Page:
These projects are written differently from my ordinary in-hobby games. Each is a non-fiction book about a particular historical situation, and each includes, but is not limited to, a game or at least game-like activity that creates fiction in that situation.
Spione (German for “spies”) concerns the espionage riddling divided Berlin throughout the Cold War. The book was released in 2006 and I have a dedicated website for it as well, Spione: Story Now in Cold War Berlin.
Shahida (Arabic for “witness”) concerns the Lebanese civil war, 1975-1990. I’ve brought the game part past the major hump of playtesting and am currently turning the outlined and drafted main text into (I hope) readable prose.
I chose the situations to focus on based on the following criteria.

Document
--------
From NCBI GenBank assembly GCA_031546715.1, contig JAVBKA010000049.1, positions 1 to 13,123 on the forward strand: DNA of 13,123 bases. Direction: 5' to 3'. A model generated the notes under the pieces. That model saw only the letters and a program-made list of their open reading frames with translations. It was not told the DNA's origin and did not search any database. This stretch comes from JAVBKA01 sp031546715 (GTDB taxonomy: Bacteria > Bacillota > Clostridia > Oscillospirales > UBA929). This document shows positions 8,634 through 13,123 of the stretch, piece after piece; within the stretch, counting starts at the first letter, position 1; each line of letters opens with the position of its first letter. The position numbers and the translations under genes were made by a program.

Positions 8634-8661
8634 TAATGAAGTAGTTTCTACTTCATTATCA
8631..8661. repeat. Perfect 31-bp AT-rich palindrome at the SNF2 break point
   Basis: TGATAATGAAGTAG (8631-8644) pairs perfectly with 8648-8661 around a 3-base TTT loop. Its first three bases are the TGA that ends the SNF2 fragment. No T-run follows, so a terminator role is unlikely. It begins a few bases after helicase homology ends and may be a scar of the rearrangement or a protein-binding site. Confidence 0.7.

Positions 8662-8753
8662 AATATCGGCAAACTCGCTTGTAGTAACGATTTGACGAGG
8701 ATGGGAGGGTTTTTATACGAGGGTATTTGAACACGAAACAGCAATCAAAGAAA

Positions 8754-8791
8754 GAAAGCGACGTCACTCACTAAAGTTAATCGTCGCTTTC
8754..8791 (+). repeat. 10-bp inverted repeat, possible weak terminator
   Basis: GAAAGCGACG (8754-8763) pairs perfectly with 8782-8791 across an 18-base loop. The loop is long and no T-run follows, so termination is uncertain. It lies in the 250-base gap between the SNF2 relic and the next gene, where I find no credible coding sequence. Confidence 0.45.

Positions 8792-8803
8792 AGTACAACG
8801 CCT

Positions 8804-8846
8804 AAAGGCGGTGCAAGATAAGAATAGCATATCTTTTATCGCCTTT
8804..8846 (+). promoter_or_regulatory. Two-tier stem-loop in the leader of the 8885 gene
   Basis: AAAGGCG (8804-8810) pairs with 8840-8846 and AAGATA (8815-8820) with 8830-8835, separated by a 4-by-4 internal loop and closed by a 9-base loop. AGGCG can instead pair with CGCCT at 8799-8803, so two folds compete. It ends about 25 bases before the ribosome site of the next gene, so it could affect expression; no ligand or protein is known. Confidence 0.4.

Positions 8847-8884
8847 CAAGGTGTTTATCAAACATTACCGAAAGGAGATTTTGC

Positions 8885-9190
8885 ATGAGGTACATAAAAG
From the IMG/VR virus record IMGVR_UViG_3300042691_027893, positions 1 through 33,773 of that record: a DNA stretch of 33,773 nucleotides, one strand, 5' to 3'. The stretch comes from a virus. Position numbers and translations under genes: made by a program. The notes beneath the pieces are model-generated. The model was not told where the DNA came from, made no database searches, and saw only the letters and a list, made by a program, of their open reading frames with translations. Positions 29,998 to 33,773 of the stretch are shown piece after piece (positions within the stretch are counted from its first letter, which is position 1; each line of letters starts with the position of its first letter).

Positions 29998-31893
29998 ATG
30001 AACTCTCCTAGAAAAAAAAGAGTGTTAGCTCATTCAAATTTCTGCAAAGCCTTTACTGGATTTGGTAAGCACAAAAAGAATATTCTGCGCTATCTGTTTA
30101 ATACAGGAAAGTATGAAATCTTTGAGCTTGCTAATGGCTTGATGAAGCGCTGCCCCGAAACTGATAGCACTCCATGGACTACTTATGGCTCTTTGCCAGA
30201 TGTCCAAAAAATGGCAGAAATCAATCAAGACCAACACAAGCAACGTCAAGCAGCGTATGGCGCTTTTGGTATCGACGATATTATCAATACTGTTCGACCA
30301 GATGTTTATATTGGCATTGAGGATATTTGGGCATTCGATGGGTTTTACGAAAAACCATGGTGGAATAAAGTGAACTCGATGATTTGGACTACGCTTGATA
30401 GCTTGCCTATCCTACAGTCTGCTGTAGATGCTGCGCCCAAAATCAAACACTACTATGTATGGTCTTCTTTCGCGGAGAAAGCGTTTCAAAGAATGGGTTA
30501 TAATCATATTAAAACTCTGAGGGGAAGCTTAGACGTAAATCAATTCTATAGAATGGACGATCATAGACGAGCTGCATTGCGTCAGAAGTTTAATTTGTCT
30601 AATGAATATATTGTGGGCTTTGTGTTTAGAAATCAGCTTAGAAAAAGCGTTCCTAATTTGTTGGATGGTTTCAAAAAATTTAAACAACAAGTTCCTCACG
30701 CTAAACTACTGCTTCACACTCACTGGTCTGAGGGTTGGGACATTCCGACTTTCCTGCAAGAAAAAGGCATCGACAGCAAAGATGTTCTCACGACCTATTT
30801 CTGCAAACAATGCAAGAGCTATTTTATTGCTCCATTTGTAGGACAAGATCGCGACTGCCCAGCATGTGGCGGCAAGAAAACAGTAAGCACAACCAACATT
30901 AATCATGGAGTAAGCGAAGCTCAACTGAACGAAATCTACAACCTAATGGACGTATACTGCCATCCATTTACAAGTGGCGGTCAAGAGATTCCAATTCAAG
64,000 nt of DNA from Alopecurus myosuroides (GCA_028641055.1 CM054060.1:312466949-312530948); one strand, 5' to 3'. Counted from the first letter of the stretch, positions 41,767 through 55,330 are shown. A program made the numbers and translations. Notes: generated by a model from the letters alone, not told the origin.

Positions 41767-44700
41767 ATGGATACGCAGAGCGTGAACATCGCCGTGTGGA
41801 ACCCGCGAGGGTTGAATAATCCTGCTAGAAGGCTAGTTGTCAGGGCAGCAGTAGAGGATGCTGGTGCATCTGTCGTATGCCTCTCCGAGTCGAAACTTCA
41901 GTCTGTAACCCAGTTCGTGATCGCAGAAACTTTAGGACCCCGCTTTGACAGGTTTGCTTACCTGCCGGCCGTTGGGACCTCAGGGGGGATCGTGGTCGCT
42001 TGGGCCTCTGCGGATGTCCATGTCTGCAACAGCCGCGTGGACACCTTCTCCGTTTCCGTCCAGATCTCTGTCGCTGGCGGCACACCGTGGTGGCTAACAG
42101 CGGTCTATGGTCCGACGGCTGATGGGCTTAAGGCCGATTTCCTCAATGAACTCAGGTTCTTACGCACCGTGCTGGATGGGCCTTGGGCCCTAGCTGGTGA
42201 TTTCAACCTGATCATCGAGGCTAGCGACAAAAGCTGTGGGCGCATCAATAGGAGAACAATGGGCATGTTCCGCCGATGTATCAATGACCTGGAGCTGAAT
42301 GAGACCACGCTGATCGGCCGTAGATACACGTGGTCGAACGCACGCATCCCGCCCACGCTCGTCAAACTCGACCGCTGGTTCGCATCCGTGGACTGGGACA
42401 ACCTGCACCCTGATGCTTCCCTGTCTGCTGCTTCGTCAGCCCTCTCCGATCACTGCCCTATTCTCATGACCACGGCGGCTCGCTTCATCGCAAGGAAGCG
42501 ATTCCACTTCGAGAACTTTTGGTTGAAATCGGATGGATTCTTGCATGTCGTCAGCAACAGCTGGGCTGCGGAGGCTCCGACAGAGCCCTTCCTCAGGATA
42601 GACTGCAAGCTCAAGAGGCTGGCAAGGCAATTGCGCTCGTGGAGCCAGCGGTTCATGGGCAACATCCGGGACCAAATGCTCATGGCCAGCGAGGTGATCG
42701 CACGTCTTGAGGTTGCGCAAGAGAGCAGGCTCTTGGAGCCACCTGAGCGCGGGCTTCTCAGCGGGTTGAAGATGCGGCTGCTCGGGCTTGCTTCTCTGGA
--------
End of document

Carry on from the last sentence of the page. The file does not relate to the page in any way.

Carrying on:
1. The events were highly consequential for political discourse world-wide, to the extent that terms and perceived confrontations literally became the vocabulary for dealing with any number of later, widely-dispersed events. The Cold War as widely perceived was effectively born in terms of perception and discussion in Berlin, 1945-1952. The War on Terror, again as widely perceived or at least advertised, was effectively born in the Lebanese Civil War, especially 1975-1983.
2. We’re all closer to the events than we think. As soon as I started reading and learning about the issues, I found that people near me were deeply touched by or had even participated in the events or their more recent consequences. You’ll probably find the same.
Another weird connecting concept is that the real-life historical situations generated their own bodies of fiction, which in each case was highly politically charged but not especially obedient to the dominant discourse. So a big part of each project is about “joining” that community of authorship, in a personal way.